Imagination Viewed through the Seven Rays

By George A. Boyd ©2017

Some aspirants conflate the intention-driven movement of the attentional principle in the Raja Yoga technique of direct projection that we teach in our intermediate classes—the in-person Mudrashram® Master Course in Meditation and the by-mail and online Accelerated Meditation Program—with the aspect of imagination that creates things that don’t exist. It will be helpful to understand the perspectives of the Seven Rays to become clear on which aspect of imagination needs to be isolated and cultivated.

These expressions of imagination across the Seven Rays are described below:

  • 1st Ray – This type confers the ability to create or “mock up” images, scenes, or imaginary characters. Graphic artists use this type of imagination to create animations, storyboards, and cartoons. Architects employ it to imagine the details of their finished building. This is primarily visual imagination.
  • 2nd Ray – This type tells a story or recounts the narrative of real life events, or creating the adventures of a fictional character in a novel or screenplay. Fiction writers, and documentary and fictional screenwriters utilize this type of imagination. This is the imagination that arises from remembered experience.
  • 3rd Ray – This type bestows the ability to create song lyrics, fictional narrative, or poetry through dialoging with subpersonalities, or the mental representations of historical and mythic characters. Some get their inspiration from listening to the ideas that bubble up from the deeper strata of their mind. Poets, musicians, rap artists, fiction writers, and screenwriters tap this source of imagination for lyrics and dialog. This form of imagination comes from inner listening or speaking.
  • 4th Ray – This type visually captures the experience of the attentional principle as it moves in full consciousness along one of the Seven Ray paths. This is the aspect that seekers often believe is fantasy, when in fact, this is the actual experience of the attentional principle. Albert Einstein, the famous physicist, made use of this aspect when he did his “thought experiments” to explore light. This form of imagination comes from spiritual experience.
  • 5th Ray – This type applies the ability of the mind to hypothesize, to infer, to speculate, and to extrapolate to make projections for the future, to visualize potential outcomes for different alternatives, and to suggest ideas for experimental testing. Scientists draw on this type. This form of imagination comprises creative modes of thinking.
  • 6th Ray – This type projects your wishes and hopes on another person, on an archetype, or a spiritual being. This type is involved in attribution, where you infer people possess certain qualities or character traits. It also plays a role in idealizing another person, or worshipping a Divine Being. It also expresses in imagining what heaven might be like, what angels are like, or being with the spiritual Master in Heaven will be like. Religious believers of sundry faiths regularly adopt this form of imagination. This form of imagination stems from emotion and human desire.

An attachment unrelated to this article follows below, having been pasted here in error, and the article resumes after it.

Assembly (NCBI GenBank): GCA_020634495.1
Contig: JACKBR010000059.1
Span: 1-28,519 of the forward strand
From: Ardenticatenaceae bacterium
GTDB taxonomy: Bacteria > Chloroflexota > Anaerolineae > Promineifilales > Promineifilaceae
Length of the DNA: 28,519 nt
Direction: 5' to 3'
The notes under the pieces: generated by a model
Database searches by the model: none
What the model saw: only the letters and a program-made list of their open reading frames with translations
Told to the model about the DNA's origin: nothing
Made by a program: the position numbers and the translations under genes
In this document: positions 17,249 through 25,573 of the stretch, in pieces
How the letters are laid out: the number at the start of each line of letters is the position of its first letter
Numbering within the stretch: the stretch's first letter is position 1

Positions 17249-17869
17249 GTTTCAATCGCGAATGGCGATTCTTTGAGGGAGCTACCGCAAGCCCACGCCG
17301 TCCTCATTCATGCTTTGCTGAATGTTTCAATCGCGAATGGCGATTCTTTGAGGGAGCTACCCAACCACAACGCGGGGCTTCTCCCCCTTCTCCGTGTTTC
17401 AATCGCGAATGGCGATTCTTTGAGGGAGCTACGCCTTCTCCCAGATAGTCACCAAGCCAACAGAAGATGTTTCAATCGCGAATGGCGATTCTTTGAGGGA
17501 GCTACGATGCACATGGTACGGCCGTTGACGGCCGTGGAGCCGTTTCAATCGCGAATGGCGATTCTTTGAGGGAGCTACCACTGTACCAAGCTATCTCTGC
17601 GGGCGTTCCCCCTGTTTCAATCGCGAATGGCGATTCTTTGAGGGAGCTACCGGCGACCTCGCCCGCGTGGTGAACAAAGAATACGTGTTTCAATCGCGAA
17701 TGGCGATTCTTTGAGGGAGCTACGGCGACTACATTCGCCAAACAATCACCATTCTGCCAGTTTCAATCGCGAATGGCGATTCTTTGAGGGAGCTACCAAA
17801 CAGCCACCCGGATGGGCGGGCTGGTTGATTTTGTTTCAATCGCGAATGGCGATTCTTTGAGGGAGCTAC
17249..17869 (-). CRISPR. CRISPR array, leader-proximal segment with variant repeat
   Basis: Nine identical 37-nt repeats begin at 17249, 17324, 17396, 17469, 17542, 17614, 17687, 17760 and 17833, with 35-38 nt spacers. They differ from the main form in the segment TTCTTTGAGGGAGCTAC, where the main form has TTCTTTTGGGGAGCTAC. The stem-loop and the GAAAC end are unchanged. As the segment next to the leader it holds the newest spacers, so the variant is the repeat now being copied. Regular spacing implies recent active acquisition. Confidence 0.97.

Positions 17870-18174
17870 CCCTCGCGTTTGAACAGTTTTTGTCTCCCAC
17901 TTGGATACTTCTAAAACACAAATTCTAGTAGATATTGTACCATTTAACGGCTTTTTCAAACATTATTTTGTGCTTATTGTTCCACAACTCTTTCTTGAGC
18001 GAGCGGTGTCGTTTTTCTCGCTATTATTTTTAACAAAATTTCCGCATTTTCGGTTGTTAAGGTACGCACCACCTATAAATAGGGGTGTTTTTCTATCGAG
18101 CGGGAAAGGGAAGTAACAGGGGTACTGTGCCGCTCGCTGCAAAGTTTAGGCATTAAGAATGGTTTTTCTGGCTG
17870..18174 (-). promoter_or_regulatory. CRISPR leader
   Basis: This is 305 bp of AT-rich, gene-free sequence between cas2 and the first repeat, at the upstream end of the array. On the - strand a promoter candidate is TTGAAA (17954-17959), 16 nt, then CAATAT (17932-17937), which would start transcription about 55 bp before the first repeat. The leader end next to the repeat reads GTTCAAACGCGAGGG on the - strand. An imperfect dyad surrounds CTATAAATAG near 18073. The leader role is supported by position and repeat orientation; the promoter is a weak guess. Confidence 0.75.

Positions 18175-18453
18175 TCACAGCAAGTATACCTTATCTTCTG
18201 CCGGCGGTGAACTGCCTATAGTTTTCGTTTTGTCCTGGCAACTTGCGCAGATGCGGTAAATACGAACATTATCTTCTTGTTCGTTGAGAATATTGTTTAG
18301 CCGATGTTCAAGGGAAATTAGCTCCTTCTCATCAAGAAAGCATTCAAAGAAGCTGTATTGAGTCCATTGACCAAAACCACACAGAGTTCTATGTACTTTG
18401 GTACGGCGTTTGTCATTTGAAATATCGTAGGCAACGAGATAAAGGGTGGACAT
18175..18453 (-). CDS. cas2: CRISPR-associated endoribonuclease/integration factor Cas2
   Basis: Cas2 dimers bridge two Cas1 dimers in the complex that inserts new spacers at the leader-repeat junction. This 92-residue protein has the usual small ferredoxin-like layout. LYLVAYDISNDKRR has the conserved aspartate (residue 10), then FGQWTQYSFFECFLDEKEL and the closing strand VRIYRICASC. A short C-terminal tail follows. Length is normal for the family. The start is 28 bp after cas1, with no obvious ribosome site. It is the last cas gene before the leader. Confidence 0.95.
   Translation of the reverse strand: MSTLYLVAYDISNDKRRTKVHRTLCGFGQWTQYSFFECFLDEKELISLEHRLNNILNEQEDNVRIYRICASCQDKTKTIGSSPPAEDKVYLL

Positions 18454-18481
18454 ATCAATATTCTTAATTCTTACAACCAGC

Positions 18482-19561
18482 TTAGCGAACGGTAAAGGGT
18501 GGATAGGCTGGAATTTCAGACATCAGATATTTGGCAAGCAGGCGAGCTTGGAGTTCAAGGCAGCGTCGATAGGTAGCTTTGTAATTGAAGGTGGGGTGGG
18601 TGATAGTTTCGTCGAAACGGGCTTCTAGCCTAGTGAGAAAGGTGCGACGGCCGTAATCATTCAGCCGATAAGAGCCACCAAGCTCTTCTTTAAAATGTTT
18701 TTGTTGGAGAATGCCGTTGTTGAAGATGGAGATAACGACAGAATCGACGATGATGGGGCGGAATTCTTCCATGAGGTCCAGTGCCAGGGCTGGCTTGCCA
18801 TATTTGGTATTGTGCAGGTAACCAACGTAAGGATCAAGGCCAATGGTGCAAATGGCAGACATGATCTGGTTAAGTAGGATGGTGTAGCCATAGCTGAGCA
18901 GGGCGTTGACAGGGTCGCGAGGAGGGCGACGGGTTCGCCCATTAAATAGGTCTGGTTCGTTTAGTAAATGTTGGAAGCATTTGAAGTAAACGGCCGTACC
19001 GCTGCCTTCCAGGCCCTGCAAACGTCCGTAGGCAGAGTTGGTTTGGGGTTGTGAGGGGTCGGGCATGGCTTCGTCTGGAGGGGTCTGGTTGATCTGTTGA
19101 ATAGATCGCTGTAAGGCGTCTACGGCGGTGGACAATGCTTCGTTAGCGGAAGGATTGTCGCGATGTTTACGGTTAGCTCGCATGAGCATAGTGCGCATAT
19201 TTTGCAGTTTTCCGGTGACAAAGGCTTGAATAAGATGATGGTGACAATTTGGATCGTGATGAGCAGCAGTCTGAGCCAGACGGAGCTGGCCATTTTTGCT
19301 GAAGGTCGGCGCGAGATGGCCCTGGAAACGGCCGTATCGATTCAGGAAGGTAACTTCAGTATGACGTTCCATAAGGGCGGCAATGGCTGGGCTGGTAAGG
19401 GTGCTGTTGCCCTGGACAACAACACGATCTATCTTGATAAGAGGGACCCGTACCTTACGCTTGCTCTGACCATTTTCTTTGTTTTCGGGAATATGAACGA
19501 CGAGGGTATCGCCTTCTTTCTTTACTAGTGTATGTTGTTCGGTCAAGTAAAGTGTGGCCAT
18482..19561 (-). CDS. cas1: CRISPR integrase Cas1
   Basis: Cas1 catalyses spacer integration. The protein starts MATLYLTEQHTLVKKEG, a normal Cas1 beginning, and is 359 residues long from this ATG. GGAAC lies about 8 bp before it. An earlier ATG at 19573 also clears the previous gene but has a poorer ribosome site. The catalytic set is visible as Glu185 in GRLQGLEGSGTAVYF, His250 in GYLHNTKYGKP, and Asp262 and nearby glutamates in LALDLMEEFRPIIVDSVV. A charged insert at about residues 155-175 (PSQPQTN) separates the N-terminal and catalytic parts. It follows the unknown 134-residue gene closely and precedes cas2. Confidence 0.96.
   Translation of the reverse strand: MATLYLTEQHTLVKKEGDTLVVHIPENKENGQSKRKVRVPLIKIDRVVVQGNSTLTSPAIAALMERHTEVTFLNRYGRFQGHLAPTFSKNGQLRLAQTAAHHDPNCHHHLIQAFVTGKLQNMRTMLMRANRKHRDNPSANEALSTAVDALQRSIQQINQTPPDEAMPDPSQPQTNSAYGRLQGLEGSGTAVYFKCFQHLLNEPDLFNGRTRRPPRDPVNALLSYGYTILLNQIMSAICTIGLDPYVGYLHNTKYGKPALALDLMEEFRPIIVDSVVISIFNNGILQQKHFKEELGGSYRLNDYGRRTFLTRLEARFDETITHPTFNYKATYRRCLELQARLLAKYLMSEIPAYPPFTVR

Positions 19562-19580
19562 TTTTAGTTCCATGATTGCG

• 7th Ray – This type grants the ability to embody and personify subpersonalities, fictional characters depicted in scripts, or real life characters in documentaries. Actors, mimes, dancers, and comedians demonstrate this form of imagination. This form of imagination expresses through movement and enactment.

To perform Raja Yoga, aspirants and disciples need to stop discounting the inner experiences of their attentional principle as fantasy. They need to accept that this is not a rational function of the mind, but it is a viable and real form of experience not limited to the perceptual environment of the physical senses. Reason has its role in reality testing, but to limit human experience to what can be known by reason is to excise 90 per cent of human functioning.

It will be helpful to understand that the attentional principle and the spirit have an experience that is not limited to the physical senses, but employs more subtle senses to perceive the inner, subjective world of the mind and the dimensional worlds of the Great Continuum of Consciousness. This is an independent experience from the life narrative of the human ego.

The key skill that aspirants and disciples must master to enter into the attentional principle’s and spirit’s experience is to shift their attention into their perspective, so you can view with the inner eye of these spiritual essences. We teach the methods to do this in our intermediate meditation classes.

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